I have the following commands.

cd import
zcat urls1.sql.gz | mysql -u root -p urls
cd /var/www/project1/
nano 1.php

As of now I'm executing it one by one.

Is there a way to combine those commands in one line?

  • 3
    Did you do any research for this question?
    – don.joey
    Aug 20, 2013 at 14:33
  • That was not my question. It is just that half a minute of googling would have given you the answer. Hence, I was wondering what you had already found, if anything.
    – don.joey
    Aug 20, 2013 at 15:04
  • What makes you think I downvoted your question? I will neglect your anger. As a side-note, the question "which one is better: using ; or && to execute multiple commands in one line" is a lot better, has more research and would likely have attracted a great many upvotes.
    – don.joey
    Aug 20, 2013 at 16:25
  • There is a more generic variant of this question available at askubuntu.com/questions/334994/…. It deal with exactly the question I mention in the previous comment.
    – don.joey
    Aug 20, 2013 at 16:42
  • Don't worry Giri. The essence of the question is interesting. I took the effort of making a generic variant of it.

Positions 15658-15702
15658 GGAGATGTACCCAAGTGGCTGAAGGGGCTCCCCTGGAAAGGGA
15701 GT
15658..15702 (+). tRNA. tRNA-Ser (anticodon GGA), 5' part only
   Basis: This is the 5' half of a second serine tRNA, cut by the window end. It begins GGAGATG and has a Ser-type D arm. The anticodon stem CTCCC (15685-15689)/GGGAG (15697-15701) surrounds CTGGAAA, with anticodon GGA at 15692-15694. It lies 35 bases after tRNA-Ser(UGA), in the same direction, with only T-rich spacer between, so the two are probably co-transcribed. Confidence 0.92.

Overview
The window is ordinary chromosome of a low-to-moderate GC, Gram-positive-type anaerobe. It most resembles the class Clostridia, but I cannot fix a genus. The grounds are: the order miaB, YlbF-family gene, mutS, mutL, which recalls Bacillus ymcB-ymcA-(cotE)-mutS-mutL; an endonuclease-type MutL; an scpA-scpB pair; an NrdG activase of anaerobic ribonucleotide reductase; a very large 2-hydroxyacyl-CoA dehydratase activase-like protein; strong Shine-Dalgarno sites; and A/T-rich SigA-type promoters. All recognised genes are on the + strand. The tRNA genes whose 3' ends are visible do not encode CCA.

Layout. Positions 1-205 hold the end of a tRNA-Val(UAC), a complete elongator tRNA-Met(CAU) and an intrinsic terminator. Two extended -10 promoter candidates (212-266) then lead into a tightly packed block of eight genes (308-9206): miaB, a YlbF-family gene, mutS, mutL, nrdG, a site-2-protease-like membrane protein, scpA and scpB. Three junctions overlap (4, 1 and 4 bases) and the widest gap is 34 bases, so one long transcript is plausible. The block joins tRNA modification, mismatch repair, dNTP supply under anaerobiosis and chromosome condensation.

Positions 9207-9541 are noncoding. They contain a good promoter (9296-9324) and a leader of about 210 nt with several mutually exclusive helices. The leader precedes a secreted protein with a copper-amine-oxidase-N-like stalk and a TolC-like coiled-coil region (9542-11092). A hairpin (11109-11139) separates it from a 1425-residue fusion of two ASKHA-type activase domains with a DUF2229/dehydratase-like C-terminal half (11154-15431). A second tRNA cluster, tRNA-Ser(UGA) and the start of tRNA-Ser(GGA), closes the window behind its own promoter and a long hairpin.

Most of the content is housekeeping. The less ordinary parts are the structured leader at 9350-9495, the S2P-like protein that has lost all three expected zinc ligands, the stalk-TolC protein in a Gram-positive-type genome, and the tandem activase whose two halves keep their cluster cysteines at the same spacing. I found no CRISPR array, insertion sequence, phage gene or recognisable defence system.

– don.joey
    Aug 20, 2013 at 16:44

2 Answers 2


Yes, separate with a semi-colon like so:

dir; ls -l

Most lanugauges/shells use the semi-colon to signify the end of a command and to start new while evaluating from left to right.

Or as @RobieBasak recommends, use && instead of ; to guard against coding accidents.

dir && ls -l
  • 26
    It's a good idea to use && instead of ;. This ensures that subsequent commands are only executed if previous commands have not failed. This avoids some awkward consequences. For example: cd /somewhere_else; rm -Rf * could do something disastrous if /somewhere_else doesn't exist or you mis-spell it; cd /somewhere_else && rm -Rf * protects you from this. Aug 20, 2013 at 14:42
  • 4
    The '&&' solution is so good, it should be the first recommendation in this answer. Please edit your answer and promote the better answer to first place. Mar 16, 2017 at 16:02

This illustrates more:

  1. A ; B – Run A and then B, regardless of the success or failure of A

  2. A && B – Run B only if A succeeded

  3. A || B – Run B only if A failed

source :https://www.howtogeek.com/269509/how-to-run-two-or-more-terminal-commands-at-once-in-linux/

You must log in to answer this question.

Not the answer you're looking for? Browse other questions tagged .